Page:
Santa Cruz Trail and Land of the Giant Cactus 1949 GM (Roads to Romance) California-Arizona Travel

Support this channel: https://paypal.me/jeffquitney OR https://www.patreon.com/jeffquitney more at http://quickfound.net/ Chevrolet Division, General Motors ‘Travelogue, made for theatrical showing, promoting tourism in Arizona.’ Originally a public domain film from the Library of Congress Prelinger Archives, slightly cropped to remove uneven edges,…

0
(0)

Support this channel: https://paypal.me/jeffquitney OR https://www.patreon.com/jeffquitney

more at http://quickfound.net/

Chevrolet Division, General Motors ‘Travelogue, made for theatrical showing, promoting tourism in Arizona.’

Originally a public domain film from the Library of Congress Prelinger Archives, slightly cropped to remove uneven edges, with the aspect ratio corrected, and one-pass brightness-contrast-color correction & mild video noise reduction applied.
The soundtrack was also processed with volume normalization, noise reduction, clipping reduction, and/or equalization (the resulting sound, though not perfect, is far less noisy than the original).

https://en.wikipedia.org/wiki/Santa_Cruz_Trail
Wikipedia license: http://creativecommons.org/licenses/by-sa/3.0/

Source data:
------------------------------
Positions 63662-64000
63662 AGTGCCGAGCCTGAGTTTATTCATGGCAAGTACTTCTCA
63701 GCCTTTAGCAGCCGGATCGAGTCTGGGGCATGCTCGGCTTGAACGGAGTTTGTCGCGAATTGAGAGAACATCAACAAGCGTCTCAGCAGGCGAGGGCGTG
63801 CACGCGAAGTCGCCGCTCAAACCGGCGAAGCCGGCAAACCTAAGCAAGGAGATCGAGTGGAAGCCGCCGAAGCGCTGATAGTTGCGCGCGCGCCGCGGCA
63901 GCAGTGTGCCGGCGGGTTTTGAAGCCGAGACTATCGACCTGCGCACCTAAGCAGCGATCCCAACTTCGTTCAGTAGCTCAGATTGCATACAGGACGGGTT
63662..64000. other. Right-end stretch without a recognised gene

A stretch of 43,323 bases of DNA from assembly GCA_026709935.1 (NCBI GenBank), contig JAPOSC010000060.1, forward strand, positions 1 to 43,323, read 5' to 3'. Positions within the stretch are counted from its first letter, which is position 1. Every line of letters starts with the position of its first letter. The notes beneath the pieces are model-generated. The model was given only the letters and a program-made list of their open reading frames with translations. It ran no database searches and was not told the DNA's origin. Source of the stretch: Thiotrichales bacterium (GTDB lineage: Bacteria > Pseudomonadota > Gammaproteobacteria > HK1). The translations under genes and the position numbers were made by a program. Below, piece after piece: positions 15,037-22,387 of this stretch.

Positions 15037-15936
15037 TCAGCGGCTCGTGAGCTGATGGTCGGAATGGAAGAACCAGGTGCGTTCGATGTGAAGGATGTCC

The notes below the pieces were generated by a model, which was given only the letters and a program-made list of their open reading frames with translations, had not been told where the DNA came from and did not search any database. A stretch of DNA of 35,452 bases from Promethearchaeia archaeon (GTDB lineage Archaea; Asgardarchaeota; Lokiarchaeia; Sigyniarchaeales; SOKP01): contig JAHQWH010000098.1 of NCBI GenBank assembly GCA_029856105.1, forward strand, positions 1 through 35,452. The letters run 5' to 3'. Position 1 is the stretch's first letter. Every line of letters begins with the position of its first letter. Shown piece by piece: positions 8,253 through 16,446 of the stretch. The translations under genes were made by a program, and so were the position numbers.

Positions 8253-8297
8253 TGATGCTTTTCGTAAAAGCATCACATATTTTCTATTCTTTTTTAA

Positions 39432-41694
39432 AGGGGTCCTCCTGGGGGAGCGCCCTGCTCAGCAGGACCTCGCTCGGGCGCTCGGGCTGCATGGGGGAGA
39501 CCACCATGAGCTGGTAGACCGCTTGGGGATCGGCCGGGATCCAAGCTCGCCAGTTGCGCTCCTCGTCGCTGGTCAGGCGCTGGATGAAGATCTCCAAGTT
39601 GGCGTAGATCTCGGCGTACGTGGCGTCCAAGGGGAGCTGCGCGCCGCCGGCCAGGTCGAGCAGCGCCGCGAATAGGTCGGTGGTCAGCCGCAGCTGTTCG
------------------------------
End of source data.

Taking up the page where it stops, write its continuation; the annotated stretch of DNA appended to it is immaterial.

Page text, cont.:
The Santa Cruz Trail is a trail in the Los Padres National Forest, in Santa Barbara County, California. It is the primary footpath from the Santa Ynez Recreation Area into the San Rafael and Dick Smith Wilderness areas. The section from the southern trailhead up to Santa Cruz Camp is designated as the Santa Cruz – Aliso National Recreation Trail.

Description

The trail begins at the Buckhorn-Camuesa Road near the Upper Oso Campground and heads north through the San Rafael Mountains, climbing to near the summit of Little Pine Mountain at Alexander Saddle, before dropping down into the Santa Cruz Creek drainage, which includes a number of campsites. One of these campsites, Santa Cruz Camp, contains a Forest Service guard station. The Santa Cruz Trail, no longer a National Recreation Trail, then ascends to the high ridge of the San Rafael Mountains, reaching its highest point near its junction with the Mission Pine Trail…

0 / 5. 0

Leave a Reply

Your email address will not be published. Required fields are marked *